With some exceptions, government employees have a
constitutionally protected interest in their continued employment that is
subject to the 14th Amendment, which provides that no state may take a person’s
life, liberty or property without due process of law. The
protection in the present circumstance arises from a "property interest" that
many government employees, such as tenured teachers, have been deemed by the
courts to have in their employment. Accordingly, and unlike in the private
sector, these employees may not be disciplined or discharged without cause, for
to do so would be to violate the employee’s right to due process.
In due process analysis, "just cause" refers to contractually
established standards of conduct that an employee must breach before he or she
can be disciplined or discharged. Many school boards seem not to understand the
implications of the "just cause" standard, as evidenced by the number of
contracts that extend this standard to all employees in the bargaining unit —
including probationary teachers still being evaluated for competence. After all,
it sounds reasonable that no employee should be disciplined or discharged unless
there was both justice and cause. However, the legal standard is not that
The "just cause" standard and the resulting due process
proceeding for employee discipline or discharge is a burdensome and
time-consuming process for districts that wish to remove ineffective,
unproductive or even criminal teachers from the classroom.
Under this standard, a school board can face increased and unplanned expenses in
processing employee discipline and discharge matters, including substantial
liability for teacher reinstatement or back pay in the event of an unfavorable
arbitration or tenure ruling.
Compounding the problem of discipline and discharge is the legal obligation of unions to represent their members. As explained by Linda Kaboolian, faculty chair of the Public Sector Labor-Management Program at Harvard University:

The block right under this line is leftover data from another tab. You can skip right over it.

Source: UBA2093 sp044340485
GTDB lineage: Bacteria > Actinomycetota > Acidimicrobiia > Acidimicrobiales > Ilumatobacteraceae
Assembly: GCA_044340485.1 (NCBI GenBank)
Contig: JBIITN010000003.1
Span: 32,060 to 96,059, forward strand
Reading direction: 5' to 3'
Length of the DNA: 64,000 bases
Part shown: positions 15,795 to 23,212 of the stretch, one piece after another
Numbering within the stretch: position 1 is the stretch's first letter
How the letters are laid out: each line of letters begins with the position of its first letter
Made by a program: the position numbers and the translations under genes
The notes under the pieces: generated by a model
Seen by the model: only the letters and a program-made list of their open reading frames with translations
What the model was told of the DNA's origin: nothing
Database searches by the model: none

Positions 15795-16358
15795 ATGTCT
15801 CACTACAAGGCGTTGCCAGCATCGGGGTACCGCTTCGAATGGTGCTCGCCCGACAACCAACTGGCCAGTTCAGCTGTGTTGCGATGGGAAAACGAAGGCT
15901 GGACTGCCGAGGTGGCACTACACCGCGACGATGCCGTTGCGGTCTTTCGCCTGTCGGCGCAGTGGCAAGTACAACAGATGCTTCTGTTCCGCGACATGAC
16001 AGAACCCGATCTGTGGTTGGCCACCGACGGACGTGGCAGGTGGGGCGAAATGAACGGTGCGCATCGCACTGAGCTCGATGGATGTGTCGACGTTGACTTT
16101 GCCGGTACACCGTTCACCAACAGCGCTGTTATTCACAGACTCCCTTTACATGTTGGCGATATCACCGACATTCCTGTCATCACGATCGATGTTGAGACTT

"In the evolution of labor relations law, the trade-off for the right to exclusive representation was the Duty to Fair Representation (DFR), a demand made by forces mostly hostile to unions to ensure that the unions treated their members fairly. When it was established, DFR was seen as strengthening democracy within unions; today, it is a legal obligation that
seems, in the case of teachers unions, to hamper the rights of children.
"Every teacher union officer will tell you that 5-8 percent of the members consume 90 percent of their time and the union’s resources.
The majority of these are people they would rather not defend."
To improve the situation, it should first be noted that school
boards are legally obligated to provide "just cause" only to tenured teachers.
School boards would therefore gain increased flexibility by limiting the just
cause standard to include only tenured teachers and providing a less rigid
standard for probationary teachers. In addition, the probationary status in the
contract should not lessen the probationary period below what is required by
Michigan law, currently four years. By avoiding "just cause" proceedings where
they are not constitutionally called for, elected school boards can enhance
their ability to manage.
Another improvement may be in adding peers to the review
process. According to Kaboolian, "Teacher unions in some districts (Toledo,
Ohio) have bargained a Peer Assistance and Review Program, which, over 25 years,
has allowed for the firing of many tenured teachers without long waits and legal